Character level language models using Recurrent Neural Networks

In recent years Recurrent Neural Networks have shown great results in NLP tasks – generating text, neural machine translation, question answering, and a lot more.

In this post we will explore text generation – teaching computers to write in a certain style. This is based off (and a recreation of) Andrej Karpathy’s famous article The Unreasonable Effectiveness of Recurrent Neural Networks.

Predicting the next character in a sentence is a language model problem. Traditionally these were done using n-gram models. For example a unigram model would be the distribution of individual characters. At each time step we would predict a character using that probability distribution. A bigram model would take the probability distribution of 2 characters (for example, given the first letter a, what is the probability of the second letter is n). Mathematically

    \[P(W_n|W_{n-1}) = \frac{P(W_{n-1},W_n)}{P(W_{n-1})}\]

Doing this at a word level has a disadvantage – how to handle out of vocabulary words. Character models don’t have this problem since they learn general distributions of the underlying text. However, the challenge with n-gram models (word and character) is that the memory required grows exponentially with each additional n. We therefore have a limit to how far back in a sequence we can look. In our example we use an alphabet size of 98 characters (small case and capital letters, and special characters like space, parenthesis etc). A bigram model would take have 9,604 possible letter pairs. With a trigram model it grows to 941,192 possible triplets. In our example we go back 30 characters. That would require us to store 5.46e59 possible combinations.

This is where we can leverage the use of RNNs. I’m assuming you have an understanding of LSTMs and I will only describe the network architecture here. There is an excellent article by Christopher Olah on understanding RNNs and LSTMs that goes into the details of the underlying math.

For this problem we take data in sequences of 30 characters and try to predict the next character for each letter. We are using stateful LSTMs – the data is fed in batches but each batch is a continuation of the previous one. We also save the state of the LSTM at the end of each batch and use this as the initial state for the next batch. The benefit of doing this is that the system can learn longer term dependencies like closing an open parenthesis or bracket, ending a sentence with a period, etc. The code is available on my GitHub, and you can tweak the model parameters to see how the results look.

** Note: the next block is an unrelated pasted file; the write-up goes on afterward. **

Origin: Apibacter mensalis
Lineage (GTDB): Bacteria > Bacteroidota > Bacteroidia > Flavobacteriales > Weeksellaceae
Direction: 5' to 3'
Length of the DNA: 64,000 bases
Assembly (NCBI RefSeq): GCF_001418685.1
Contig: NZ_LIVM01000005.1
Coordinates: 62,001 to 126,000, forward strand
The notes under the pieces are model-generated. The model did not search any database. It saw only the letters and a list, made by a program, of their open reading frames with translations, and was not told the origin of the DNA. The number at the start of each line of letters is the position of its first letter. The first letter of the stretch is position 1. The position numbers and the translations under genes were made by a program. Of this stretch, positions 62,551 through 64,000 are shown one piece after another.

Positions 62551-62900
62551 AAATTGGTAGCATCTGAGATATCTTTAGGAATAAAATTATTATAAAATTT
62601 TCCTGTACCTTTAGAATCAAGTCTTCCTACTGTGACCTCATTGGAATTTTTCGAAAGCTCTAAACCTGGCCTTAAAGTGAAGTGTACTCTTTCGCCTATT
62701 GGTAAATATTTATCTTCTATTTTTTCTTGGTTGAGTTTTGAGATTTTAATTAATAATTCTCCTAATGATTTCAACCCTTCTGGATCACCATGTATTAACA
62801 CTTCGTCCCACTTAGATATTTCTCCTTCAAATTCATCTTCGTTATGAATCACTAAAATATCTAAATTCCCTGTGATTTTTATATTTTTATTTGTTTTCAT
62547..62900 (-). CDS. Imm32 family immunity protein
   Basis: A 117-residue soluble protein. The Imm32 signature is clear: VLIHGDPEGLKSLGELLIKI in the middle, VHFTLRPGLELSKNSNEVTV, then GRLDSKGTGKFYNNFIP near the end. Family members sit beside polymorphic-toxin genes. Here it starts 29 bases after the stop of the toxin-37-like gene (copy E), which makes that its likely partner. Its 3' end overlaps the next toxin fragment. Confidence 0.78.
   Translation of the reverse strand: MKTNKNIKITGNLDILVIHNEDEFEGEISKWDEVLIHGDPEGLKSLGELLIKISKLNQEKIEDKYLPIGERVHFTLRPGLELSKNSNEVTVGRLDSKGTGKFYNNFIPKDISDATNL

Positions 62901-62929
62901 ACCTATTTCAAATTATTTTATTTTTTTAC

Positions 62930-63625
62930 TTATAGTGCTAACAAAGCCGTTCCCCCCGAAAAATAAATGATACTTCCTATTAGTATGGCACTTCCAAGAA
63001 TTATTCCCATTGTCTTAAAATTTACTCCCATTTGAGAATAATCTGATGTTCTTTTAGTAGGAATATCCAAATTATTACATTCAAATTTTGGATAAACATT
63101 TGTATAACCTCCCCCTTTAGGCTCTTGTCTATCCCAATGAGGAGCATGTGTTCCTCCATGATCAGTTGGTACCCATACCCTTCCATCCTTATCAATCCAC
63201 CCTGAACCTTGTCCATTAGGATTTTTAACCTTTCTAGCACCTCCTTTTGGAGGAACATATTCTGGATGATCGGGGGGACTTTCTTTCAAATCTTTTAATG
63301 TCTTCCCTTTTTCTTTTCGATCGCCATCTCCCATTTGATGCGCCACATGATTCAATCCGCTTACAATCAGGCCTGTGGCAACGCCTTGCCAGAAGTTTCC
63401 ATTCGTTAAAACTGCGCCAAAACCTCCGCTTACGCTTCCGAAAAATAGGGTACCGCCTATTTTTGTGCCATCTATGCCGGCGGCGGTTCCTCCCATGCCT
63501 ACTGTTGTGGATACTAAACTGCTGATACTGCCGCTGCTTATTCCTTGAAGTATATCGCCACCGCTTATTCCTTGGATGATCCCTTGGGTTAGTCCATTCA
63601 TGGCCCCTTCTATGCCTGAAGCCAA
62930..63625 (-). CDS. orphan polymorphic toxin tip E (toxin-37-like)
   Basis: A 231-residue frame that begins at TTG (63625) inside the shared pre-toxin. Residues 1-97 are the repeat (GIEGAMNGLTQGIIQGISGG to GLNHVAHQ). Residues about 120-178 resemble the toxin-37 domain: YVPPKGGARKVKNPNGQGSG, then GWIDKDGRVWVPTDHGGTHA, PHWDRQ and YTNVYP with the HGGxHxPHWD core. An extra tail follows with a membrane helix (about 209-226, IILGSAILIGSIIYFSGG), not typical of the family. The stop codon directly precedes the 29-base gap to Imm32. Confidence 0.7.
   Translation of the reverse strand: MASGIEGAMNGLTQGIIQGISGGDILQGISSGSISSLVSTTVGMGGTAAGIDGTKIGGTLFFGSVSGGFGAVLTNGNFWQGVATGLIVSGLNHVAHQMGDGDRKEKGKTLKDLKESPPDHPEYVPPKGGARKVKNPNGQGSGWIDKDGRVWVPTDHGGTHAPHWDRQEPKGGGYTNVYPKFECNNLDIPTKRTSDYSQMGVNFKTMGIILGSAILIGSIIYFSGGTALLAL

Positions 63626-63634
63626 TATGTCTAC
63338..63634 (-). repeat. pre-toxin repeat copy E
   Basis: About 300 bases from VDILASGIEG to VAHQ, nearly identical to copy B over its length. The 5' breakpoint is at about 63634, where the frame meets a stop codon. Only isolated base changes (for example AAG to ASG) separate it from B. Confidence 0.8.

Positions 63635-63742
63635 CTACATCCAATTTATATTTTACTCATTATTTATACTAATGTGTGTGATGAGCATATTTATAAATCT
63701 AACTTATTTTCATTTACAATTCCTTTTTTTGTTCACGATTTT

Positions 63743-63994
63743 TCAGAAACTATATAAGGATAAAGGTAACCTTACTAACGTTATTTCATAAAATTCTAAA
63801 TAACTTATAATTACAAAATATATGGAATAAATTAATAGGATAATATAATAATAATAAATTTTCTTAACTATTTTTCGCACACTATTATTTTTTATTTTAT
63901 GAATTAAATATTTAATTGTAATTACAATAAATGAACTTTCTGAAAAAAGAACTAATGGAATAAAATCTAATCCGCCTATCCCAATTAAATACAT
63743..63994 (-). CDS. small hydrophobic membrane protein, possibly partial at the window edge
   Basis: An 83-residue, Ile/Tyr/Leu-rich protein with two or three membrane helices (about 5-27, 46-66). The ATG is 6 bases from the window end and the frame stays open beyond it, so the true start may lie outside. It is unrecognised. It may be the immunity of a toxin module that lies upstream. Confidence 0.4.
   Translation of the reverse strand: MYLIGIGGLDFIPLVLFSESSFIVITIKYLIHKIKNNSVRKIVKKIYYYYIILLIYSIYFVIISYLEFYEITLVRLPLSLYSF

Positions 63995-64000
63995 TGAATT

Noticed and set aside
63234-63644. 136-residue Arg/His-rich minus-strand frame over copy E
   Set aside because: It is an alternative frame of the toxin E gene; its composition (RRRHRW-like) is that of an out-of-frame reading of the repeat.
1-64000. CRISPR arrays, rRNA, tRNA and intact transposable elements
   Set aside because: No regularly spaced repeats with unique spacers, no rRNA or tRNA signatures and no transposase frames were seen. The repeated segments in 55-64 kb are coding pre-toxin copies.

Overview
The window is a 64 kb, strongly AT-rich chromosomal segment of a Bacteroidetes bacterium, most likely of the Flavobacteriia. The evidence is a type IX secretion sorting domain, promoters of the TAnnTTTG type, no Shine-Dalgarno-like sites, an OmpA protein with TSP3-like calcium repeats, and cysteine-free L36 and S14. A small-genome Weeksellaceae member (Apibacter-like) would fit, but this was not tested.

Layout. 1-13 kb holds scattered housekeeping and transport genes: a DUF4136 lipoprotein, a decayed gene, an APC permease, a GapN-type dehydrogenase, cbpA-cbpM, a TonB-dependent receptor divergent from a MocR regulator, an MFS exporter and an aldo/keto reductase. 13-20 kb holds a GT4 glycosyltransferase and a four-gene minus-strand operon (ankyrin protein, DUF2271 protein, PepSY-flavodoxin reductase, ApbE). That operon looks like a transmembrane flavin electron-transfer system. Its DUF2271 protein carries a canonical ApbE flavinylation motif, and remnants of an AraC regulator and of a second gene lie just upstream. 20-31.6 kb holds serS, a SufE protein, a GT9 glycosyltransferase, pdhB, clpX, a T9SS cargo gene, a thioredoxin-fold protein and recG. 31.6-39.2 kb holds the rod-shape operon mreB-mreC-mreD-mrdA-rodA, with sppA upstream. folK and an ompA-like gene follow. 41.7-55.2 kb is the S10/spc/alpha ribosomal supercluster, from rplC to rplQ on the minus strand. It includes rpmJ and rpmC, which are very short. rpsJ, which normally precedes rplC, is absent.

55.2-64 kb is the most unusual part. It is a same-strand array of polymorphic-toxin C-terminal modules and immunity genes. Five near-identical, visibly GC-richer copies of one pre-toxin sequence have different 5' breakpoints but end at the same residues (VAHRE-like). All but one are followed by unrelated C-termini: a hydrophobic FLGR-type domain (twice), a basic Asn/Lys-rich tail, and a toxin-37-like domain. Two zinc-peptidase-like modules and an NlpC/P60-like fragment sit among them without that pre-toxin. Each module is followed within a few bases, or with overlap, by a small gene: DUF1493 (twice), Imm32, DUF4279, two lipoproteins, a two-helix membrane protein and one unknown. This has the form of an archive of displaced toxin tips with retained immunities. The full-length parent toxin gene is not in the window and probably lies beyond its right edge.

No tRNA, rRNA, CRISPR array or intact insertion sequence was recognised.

The model is agnostic to the data. I ran it on 3 different datasets – Shakespeare, Aesop’s fables and a crawl of Paul Graham‘s website. The same code learns to write in each style after a few epochs. In each case, it learns formatting, which words are commonly used, to close open quotes and parenthesis, etc.

We generate sample data as follows – we sample a capital letter (“L” in our case) and then ask the RNN to predict the next letter. we take the n highest probabilities (2 in these examples, but its a parameter that can be adjusted) and generate the next letter. Using that letter we generate the next one, and so on. Here are samples of the data for each dataset.

Shakespeare – we can see that the model learns quickly. At the end of the first epoch its already learned to format the text, close parenthesis (past the 30 character input) and add titles and scenes. After 5 epochs it gets even better and at 60 epochs it generates very “Shakespeare like” text.

Paul Graham posts – we have about 80% less data compared to Shakespeare and his writing style is more “diverse” so the model doesn’t do as well after the first epoch. Words are often incomplete. After 5 epochs we see a significant improvement – most words and the language structure are correct. The writing style is starting to resemble Paul Graham. After 60 epochs we see a big improvement overall but still have issues with some nonsensical words.

Aesop’s fables – the dataset is quite small so the model takes a lot longer to train. But it also gives us an insight into how the RNN is learning. After 1 epoch it only learns the more common letters in the language. It took 15 epochs for it to start to put words together. After 60 epochs it does better, but still has non English words. But it does learn the writing style (animal names in capital, different formatting from the above examples, etc).